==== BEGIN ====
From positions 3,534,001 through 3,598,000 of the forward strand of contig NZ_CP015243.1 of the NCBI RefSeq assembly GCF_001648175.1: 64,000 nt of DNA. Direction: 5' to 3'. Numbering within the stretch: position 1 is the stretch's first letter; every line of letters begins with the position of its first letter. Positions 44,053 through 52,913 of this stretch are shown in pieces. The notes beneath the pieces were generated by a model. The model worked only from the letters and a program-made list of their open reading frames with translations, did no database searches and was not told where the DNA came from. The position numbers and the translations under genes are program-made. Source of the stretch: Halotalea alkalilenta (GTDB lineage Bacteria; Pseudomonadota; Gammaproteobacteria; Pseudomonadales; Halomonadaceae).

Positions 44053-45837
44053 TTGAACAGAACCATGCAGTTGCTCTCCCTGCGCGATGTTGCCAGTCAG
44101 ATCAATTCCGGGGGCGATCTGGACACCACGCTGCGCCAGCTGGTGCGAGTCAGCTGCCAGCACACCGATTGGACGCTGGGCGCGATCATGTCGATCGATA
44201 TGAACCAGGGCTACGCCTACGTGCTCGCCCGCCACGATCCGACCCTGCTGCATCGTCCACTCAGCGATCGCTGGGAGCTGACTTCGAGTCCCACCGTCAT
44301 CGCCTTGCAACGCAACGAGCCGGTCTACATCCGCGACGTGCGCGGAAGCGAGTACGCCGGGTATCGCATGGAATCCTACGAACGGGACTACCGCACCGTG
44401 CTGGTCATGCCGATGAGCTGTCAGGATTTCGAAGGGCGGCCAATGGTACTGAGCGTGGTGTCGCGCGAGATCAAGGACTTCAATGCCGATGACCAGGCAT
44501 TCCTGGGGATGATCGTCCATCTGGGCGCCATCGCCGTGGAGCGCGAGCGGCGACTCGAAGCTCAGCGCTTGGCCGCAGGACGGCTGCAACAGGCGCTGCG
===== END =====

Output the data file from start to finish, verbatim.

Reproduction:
From positions 3,534,001 through 3,598,000 of the forward strand of contig NZ_CP015243.1 of the NCBI RefSeq assembly GCF_001648175.1: 64,000 nt of DNA. Direction: 5' to 3'. Numbering within the stretch: position 1 is the stretch's first letter; every line of letters begins with the position of its first letter. Positions 44,053 through 52,913 of this stretch are shown in pieces. The notes beneath the pieces were generated by a model. The model worked only from the letters and a program-made list of their open reading frames with translations, did no database searches and was not told where the DNA came from. The position numbers and the translations under genes are program-made. Source of the stretch: Halotalea alkalilenta (GTDB lineage Bacteria; Pseudomonadota; Gammaproteobacteria; Pseudomonadales; Halomonadaceae).

Positions 44053-45837
44053 TTGAACAGAACCATGCAGTTGCTCTCCCTGCGCGATGTTGCCAGTCAG
44101 ATCAATTCCGGGGGCGATCTGGACACCACGCTGCGCCAGCTGGTGCGAGTCAGCTGCCAGCACACCGATTGGACGCTGGGCGCGATCATGTCGATCGATA
44201 TGAACCAGGGCTACGCCTACGTGCTCGCCCGCCACGATCCGACCCTGCTGCATCGTCCACTCAGCGATCGCTGGGAGCTGACTTCGAGTCCCACCGTCAT
44301 CGCCTTGCAACGCAACGAGCCGGTCTACATCCGCGACGTGCGCGGAAGCGAGTACGCCGGGTATCGCATGGAATCCTACGAACGGGACTACCGCACCGTG
44401 CTGGTCATGCCGATGAGCTGTCAGGATTTCGAAGGGCGGCCAATGGTACTGAGCGTGGTGTCGCGCGAGATCAAGGACTTCAATGCCGATGACCAGGCAT
44501 TCCTGGGGATGATCGTCCATCTGGGCGCCATCGCCGTGGAGCGCGAGCGGCGACTCGAAGCTCAGCGCTTGGCCGCAGGACGGCTGCAACAGGCGCTGCG